In this TEDx talk, Pat Bassett outlines a vision for schools of the future, which feature process, collaboration, and creativity, among other skills. Like many other presentations on this topic, the purpose of the talk is largely inspirational. Bassett shares examples to demonstrate that a new paradigm for schooling is emerging and implies that you should get on board! Little time is given to how a school makes fundamental changes to its instructional program. What may we take from this talk to inform the process of school change?
First, let’s take a closer look at Bassett’s examples. Where do they exist within the instructional program?
An international school: a robotics program in third and fourth grades
Falmouth Academy robotics program: submersible robot
St. Mark’s School: inflatable donut grenade launcher
Snowball grenade launcher competition, 6th grade school community event
St. George’s School Da Vinci summer camp: wedgie-proof underwear
Dan Meyer, throw away the textbook
Watershed School (Colorado): grade 6-12 expeditionary learning
Lamplighter School (Tennessee), grades PK-4: fourth grade egg business,
Rio Grande School (New Mexico), grades PK-6: sixth grade forensics
Teton Science Schools: the park as the subject, three- to seven-day programs for school groups
Moving the Classroom Outdoors: book on outdoor learning
Nueva School (California), grades PK-8: design thinking
NAIS Challenge 20/20: pairs U.S. with schools in other countries to work on 20 global problems
Montessori School of Denver (Denver), PK-6: malaria solution
ISENet: PLCs and crowdsourcing lessons and curriculum, Buckley Othello curriculum
FoldIt: computer game to contribute to research by solving protein structure problems
What did you notice? Elementary and middle schools? Ancillary, co-curricular programs? High schools, particularly the core instructional program, are notably absent. What else did you find?
Why do we tend to see more instructional innovation in the earlier grades? Perhaps teachers and parents see a broader purpose for education in the early years, to develop in children not only basic competencies but also a love for learning and understanding of how to succeed in school. Perhaps grade level teams are strong in the life of the elementary or middle school teacher, whereas the high school teacher primarily works within a subject area department.
In high schools, why do co-curricular programs such as robotics exemplify the qualities of creativity, communication, and collaboration, and core classes do not? Does the pressure of preparing students for the college admission process cause teachers to narrow curricula and teaching methods? Do schools overly recruit teachers who have acquired advanced degrees in the traditional six academic disciplines?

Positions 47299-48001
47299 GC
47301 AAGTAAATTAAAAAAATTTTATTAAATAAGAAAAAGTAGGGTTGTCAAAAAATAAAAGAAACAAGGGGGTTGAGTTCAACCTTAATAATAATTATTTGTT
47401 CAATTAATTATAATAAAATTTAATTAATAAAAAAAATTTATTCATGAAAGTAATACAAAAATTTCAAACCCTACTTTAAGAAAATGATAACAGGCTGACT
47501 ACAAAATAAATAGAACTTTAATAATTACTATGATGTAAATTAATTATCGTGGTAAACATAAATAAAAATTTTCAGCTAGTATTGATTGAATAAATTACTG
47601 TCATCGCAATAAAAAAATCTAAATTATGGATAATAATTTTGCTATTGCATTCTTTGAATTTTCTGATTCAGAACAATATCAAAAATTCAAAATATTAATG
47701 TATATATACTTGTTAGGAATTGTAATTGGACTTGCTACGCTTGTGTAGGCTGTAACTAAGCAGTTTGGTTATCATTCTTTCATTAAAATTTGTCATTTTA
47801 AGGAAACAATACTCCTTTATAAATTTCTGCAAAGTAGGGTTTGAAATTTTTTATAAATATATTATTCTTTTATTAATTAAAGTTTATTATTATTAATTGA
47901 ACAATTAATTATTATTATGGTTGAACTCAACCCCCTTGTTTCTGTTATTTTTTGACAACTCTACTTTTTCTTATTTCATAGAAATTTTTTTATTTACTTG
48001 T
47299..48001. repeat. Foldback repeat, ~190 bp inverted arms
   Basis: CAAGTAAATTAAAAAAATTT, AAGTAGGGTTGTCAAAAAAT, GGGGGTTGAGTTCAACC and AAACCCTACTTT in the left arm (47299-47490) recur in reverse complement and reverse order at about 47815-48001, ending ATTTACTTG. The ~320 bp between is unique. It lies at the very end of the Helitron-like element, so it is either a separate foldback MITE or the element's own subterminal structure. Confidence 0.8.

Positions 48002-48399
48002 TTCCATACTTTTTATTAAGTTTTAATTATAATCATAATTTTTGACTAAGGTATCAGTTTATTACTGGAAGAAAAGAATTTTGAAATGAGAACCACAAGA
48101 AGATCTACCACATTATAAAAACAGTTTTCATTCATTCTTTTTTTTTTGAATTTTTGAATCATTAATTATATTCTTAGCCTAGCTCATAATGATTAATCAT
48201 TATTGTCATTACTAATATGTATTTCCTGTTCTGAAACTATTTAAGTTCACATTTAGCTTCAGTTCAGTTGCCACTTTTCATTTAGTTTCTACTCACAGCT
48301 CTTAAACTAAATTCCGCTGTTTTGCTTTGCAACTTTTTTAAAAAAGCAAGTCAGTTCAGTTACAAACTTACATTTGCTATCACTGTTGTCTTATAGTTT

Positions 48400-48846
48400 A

What, therefore, can one do to encourage greater innovation in high school programs? Here are some ideas that I have seen schools begin to implement.
Strengthen grade-level teams in the high school. What faculty meetings and other opportunities may we create for teachers to coordinate content and teaching methods within each grade level? May we adopt an organizing theme for each year of study?
Design collaborations between innovative co-curricular programs and subject area teachers. Robotics and other experiential programs have experience creating learning environments outside of traditional subject areas and college prep expectations. What lessons can discipline-based teachers learn from co-curricular programs and integrate into their programs. What outright collaborations between co-curricular leaders and subject area teachers may we facilitate?
Broaden the definition of the academic discipline. In college, architecture, philosophy, economics, and environmental science are disciplines, too. Why should high schools restrict themselves to science, history, art, English, languages, and math?
Network with other teachers and schools. Join a consortium of schools attempting to innovate in similar ways. Encourage teachers to get off-campus and visit other schools and organizations. Encourage the development of a broader conception of the purpose of education in the high school.
Visit colleges. Let’s update our understanding of college prep. What are colleges doing today, and how has instruction changed from when we attended college?
Reward risk-taking. Fund new curriculum initiatives. Build risk-taking and experimentation into professional evaluation criteria. Avoid denigrating experiments that fail.
Celebrate alumni accomplishments. What have our alumni accomplished in their adult lives? What high school experiences were most helpful to them in college and beyond? Let’s identify what qualities of our school programs our alumni most value. Let’s also notice what they fail to mention.
Read and explore together. Encourage a culture of common reading and investigation of new educational methods in one’s faculty. Fund professional development, and set aside time for exploration of the purpose and execution of teaching.
Develop common purpose. Reductionist as they may be, catch phrases such as “experiential education,” “life prep,” and “design thinking” serve as a common rallying cry for faculty, students, and parents, strengthening our core purpose and reminding us of what the institution stands for.
What other methods do you use to encourage innovation in your school? What has worked, and what has not worked?